(HealthDay)—Surgeons performing minimally invasive transforaminal percutaneous endoscopic lumbar discectomy (PELD), involving fluoroscopy, are exposed to the maximum allowable radiation dose after 291 procedures performed without protective shielding, according to a study published in the April 1 issue of Spine.
Yong Ahn, M.D., Ph.D., from Wooridul Spine Hospital in Seoul, Republic of Korea, and colleagues assessed the occupational radiation dose absorbed by three spinal surgeons performing 30 PELD procedures (33 levels), performed according to the standard technique, during a three-month period. Based on guidelines from the National Council on Radiation Protection & Measurements, the number of allowable procedures per year was calculated.
The researchers found that, per operated level, the calculated radiation doses were 0.0785 mSv for neck, 0.1718 mSv for chest, 0.0461 mSv for right upper arm, 0.7318 mSv for left ring finger, and 0.6694 for right ring finger. There was a 96.9 and 94.6 percent reduction in the radiation dose with use of a protective lead collar and apron. With respect to whole-body radiation, use of a lead apron would allow 5,379 operations to be performed per year compared with 291 without a lead apron. To meet the exposure limits for the eyes and hands, 1,910 and 683 operations, respectively, could be performed.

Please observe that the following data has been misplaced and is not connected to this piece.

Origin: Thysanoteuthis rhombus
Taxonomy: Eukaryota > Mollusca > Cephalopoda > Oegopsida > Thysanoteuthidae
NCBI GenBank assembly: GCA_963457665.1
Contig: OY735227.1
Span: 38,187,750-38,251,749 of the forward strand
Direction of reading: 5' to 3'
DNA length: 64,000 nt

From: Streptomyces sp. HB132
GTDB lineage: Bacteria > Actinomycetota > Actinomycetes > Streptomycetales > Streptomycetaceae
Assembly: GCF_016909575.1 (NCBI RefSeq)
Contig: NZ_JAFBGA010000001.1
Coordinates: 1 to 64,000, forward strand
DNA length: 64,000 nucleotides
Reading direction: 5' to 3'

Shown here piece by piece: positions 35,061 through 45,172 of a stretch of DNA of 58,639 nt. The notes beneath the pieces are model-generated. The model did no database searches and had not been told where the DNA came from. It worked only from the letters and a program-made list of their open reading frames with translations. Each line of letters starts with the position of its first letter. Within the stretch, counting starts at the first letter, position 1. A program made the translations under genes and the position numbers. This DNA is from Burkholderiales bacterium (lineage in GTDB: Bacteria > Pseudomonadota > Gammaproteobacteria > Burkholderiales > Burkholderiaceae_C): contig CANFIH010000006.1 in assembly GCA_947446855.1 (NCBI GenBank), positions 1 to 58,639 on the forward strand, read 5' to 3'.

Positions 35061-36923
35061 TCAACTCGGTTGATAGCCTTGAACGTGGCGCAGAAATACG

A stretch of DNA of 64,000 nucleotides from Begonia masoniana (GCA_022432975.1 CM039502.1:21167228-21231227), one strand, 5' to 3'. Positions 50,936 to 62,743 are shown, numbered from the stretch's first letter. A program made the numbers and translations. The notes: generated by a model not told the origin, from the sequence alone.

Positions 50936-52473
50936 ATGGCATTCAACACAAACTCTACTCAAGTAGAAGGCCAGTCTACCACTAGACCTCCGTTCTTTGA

"Without radiation shielding, a surgeon performing 291 PELDs annually would be exposed to the maximum allowable radiation dose," the authors write. "Given the measurable lifetime radiation hazards to the surgeon, the use of adequate protective equipment is essential to reducing exposure during PELD."
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